Pre-Approved vs Pre-Qualified: Knowing the Difference Can Make All the Difference
Picture this: You’re casually house hunting and want to know what you can afford when you’re ready to buy. Getting pre-qualified for a mortgage seems simple enough with the click of a button on any number of online calculator sites. But that figure can throw you off. The accuracy—and implications—of an estimate depend on more than just the dollar amount in your bank account.
“Pre-qualified can be misleading,” says Laura Peters, Loan Officer at Hill Mortgage. “It can give potential buyers a false sense of security and really doesn’tgive the whole picture.”
Pre-qualification relies largely on self-reporting, while pre-approval not only verifies income and assets, but sharply scrutinizes financial documents and bank statements.
“A simple detail can make all the difference,” says Peters.
Consider the requirement distinctions between pre-qualification and pre-approval. At first glance, the two processes look comparable. But a closer look shows pre-approval calls for a deeper dive into your financial history and stability to determine not just financial readiness, but more importantly, creditworthiness.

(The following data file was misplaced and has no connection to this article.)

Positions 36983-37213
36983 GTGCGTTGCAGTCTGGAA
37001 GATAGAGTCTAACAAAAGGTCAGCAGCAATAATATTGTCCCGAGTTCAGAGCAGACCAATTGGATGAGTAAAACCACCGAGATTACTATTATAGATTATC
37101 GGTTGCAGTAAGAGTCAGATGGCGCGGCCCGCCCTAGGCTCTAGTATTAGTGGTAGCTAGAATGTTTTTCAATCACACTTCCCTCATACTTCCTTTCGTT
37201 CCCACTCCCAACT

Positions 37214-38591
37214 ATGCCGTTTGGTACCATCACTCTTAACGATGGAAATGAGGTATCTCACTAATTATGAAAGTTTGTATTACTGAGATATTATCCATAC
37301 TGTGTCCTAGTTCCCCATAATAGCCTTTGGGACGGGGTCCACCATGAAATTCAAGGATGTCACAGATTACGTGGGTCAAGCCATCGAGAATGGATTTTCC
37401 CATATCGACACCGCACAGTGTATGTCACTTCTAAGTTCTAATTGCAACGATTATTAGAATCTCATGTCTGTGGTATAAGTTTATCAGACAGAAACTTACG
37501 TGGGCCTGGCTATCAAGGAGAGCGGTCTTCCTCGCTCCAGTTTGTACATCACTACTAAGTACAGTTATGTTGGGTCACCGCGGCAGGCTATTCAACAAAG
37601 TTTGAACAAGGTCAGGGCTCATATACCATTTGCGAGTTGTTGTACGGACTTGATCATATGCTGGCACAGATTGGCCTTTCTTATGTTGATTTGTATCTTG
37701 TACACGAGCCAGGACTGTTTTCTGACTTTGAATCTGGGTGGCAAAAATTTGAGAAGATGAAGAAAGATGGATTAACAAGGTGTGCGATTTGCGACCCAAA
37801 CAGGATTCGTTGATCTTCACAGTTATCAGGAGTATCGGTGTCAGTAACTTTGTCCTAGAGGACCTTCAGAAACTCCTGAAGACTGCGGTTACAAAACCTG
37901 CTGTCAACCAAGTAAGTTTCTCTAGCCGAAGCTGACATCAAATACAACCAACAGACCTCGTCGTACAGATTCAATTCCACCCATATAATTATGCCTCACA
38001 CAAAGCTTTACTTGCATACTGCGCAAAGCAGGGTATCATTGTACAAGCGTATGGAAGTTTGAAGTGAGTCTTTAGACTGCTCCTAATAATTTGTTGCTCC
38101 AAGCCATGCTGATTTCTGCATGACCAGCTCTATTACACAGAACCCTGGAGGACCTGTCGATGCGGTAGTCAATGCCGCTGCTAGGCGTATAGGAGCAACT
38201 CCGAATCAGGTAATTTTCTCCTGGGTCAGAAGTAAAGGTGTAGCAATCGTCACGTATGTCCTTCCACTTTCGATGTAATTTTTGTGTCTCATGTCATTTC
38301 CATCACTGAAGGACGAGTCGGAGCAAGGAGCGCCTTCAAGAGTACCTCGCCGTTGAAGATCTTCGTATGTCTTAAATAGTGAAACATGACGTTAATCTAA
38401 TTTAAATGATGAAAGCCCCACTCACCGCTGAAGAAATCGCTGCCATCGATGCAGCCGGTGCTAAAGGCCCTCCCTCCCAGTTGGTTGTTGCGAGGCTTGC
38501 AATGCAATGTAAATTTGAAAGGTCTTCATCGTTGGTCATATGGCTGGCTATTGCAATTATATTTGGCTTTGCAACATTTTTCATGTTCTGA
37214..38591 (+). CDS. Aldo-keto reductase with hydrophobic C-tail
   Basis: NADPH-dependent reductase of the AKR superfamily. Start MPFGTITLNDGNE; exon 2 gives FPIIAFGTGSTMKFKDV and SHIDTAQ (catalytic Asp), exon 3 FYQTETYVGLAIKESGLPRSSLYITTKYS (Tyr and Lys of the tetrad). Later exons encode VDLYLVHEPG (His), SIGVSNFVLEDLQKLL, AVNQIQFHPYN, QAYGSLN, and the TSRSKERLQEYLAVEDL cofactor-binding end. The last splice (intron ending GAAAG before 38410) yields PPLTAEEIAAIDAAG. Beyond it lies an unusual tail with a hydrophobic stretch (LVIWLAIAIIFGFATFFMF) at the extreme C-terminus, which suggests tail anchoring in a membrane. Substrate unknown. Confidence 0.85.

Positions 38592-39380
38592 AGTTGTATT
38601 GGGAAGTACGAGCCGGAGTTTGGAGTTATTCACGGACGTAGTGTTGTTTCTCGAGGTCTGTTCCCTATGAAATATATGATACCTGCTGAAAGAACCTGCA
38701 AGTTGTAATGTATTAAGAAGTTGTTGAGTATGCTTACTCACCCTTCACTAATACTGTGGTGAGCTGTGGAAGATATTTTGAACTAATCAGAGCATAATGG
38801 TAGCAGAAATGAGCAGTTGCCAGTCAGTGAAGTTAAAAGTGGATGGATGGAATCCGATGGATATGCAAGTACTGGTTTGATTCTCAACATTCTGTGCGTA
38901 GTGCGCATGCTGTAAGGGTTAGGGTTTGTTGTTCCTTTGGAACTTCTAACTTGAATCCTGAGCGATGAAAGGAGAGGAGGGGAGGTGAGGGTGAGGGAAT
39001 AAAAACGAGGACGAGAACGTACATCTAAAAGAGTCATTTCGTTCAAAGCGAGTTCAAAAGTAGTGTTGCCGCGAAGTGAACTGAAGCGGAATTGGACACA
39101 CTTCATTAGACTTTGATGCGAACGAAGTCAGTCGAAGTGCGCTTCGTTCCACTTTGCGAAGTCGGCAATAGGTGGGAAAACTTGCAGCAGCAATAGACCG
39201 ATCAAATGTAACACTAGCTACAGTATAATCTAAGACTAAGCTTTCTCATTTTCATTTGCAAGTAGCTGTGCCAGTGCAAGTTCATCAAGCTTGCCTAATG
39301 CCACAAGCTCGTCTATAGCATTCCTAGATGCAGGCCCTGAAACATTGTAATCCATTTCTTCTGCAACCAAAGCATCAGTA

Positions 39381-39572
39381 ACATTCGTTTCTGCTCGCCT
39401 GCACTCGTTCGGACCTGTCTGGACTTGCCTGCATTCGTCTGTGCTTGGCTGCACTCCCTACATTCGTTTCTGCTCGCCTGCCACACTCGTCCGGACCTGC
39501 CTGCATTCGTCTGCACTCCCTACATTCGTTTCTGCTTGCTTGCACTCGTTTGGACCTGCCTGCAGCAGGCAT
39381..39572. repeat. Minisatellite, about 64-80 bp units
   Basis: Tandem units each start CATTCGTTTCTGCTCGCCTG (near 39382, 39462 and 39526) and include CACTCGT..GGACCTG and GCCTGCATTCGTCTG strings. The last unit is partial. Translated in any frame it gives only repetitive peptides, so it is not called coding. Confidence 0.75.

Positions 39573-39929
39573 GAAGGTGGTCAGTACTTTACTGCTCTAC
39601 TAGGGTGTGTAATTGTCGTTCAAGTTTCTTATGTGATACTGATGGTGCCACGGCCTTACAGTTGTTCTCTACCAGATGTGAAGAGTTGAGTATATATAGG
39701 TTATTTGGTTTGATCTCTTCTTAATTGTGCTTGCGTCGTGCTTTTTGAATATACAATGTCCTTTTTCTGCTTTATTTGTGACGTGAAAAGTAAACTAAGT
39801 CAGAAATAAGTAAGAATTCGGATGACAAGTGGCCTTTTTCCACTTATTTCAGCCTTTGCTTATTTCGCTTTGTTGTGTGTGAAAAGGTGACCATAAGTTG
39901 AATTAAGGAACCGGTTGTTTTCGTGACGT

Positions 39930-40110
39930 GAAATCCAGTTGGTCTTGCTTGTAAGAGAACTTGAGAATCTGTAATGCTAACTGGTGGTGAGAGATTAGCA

Without comprehensive documentation, pre-qualified is generallyless reliable than pre-approved, and if you’re even a little bit serious about buying, you’ll want the most valid information about where you stand in terms of how much house you can afford.
Getting a pre-approval from an actual mortgage lender will help clearly define your budget, avoid disappointment, and give you an edge over other homebuyers.
“It’s never a bad time to get a pre-approval,” Peters insists. Even if a customer doesn’t want to look for, say, another six months, a pre-approval can help a buyer avoid delays later and better prepare them for making a sound offer. “If there are issues in the pre-approval process, we can address them and get them handled right away,” says Peters.
Many customers are apprehensive about the pre-approval process, as it can be lengthy and intricate. Peters’ advice is simple: “Talk to someone.” Whether it’s your first home or your forever home, working with a lender you trust, who can educate you on what to expect and more clearly define what you’re up against, will give you a leg up when the time comes to put in an offer and seal the deal.